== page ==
4,200 turtles seized in warehouse
PUERTO PRINCESA CITY— Authorities in Palawan confiscated on Thursday a shipment of 4,200 critically endangered forest turtles that are believed to be destined for the Chinese black market with an estimated value of around P18 million.
The endangered animals, comprised mostly of highly valued “Siebenrockiella leytensis”, also known as the Philippine pond turtle, were rescued in a warehouse owned by a Chinese trader living in Bataraza town near the southernmost tip of the province.
Alex Marcaida, Palawan Council for Sustainable Development Staff (PCSDS) information head, told Inquirer that the raiding team, composed of PCSD enforcers and members of the Provincial Law Enforcement Task Force, were preparing to file charges against a certain Peter Lei, said to be a Chinese national but a long-time resident in the area and owner of the warehouse.
Lei was not present during the raid on Thursday morning in Barangay Rio Tuba, Bataraza. Arrested during the raid was the caretaker of the facility, identified as Albar Abdurakib.
The turtles were turned over to a government-run rehabilitation facility, the Palawan Wildlife Rescue and Conservation Center, and Katala Foundation in preparation for their release in the wild, according to Marcaida.
Marcaida said that at least 90 turtles were already dead when they conducted the raid.
The wildlife shipment, according to one of the enforcement team members, was being prepared for shipment to China, where the turtles are in demand both as food and as pet.
Marcaida said they believed the turtles were collected mainly from various parts of northern Palawan where the endangered species are believed to be abundant.
“The black market rate in China for these species is around $200 a kilo,” Marcaida said.
Marcaida said they were preparing charges against the trader for violation of the Philippine Wildlife Act, Republic Act No. 9147.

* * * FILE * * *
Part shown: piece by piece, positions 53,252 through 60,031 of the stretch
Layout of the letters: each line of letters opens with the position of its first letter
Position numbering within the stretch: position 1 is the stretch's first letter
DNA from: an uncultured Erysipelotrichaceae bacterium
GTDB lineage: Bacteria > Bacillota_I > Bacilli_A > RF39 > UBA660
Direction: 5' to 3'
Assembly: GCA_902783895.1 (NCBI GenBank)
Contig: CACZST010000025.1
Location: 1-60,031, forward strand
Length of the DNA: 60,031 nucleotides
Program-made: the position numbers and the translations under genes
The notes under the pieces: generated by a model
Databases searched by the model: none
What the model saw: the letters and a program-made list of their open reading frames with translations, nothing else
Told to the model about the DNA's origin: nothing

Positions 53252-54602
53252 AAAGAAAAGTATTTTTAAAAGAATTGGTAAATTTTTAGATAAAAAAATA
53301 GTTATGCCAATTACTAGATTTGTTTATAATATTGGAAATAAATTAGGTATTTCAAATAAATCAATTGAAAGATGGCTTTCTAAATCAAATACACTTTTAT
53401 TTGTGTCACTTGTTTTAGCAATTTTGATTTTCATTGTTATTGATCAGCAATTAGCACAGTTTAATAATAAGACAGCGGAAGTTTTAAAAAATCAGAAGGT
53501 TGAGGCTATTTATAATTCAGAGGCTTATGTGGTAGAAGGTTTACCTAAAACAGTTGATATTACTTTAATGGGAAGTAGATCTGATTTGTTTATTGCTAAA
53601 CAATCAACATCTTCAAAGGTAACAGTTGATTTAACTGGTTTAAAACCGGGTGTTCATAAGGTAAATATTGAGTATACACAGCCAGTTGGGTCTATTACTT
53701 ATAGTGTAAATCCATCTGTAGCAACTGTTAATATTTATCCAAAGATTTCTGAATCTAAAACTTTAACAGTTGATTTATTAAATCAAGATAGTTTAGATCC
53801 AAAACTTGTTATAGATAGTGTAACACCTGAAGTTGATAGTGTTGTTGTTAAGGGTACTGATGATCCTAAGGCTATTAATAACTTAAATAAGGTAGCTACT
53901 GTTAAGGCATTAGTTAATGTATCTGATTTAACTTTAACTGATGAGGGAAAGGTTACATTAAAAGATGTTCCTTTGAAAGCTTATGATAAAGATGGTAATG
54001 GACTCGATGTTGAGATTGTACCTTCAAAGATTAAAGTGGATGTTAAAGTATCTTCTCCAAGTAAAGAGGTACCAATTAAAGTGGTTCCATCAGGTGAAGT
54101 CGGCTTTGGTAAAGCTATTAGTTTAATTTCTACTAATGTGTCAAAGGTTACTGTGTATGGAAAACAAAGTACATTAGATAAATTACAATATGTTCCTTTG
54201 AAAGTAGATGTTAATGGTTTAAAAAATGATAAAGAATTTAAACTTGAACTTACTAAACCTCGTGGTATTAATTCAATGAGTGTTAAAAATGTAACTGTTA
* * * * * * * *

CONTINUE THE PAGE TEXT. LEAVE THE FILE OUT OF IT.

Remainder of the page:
The raid on Thursday was not the first case of poaching discovered in Palawan.
On April 8, 2013, 12 Chinese nationals were arrested and charged with poaching and attempted bribery after their boat got stuck on Tubbataha Reefs Natural Park.
The marine park overseeing the reef said some 3,902 square meters (42,000 square feet) of centuries-old corals were destroyed by the Chinese fishing vessel.
Authorities also found hundreds of dead pangolins or anteaters, an internationally-protected species, hidden inside the vessel.
In August 2014, the 12 Chinese fishermen received prison terms ranging from five to 12 years after the Palawan Regional Trial Court (PRTC) found them guilty of illegal fishing and entry.
The poachers were also ordered to pay fines of P4.3 million each, or face an equivalent amount in “subsidiary imprisonment.” Their boat was forfeited.
In May 2014, Philippine maritime police arrested 11 Chinese fishermen off Hasa-Hasa Shoal (Half Moon Shoal) after finding over 500 endangered marine turtles, most of them dead, on the fishermen’s boat.
Two of the fishermen were sent home because they were minors.
The shoal lies 111 kilometers west of Palawan, the most westerly island in the Philippines. With Rafael Antonio, Inquirer Research
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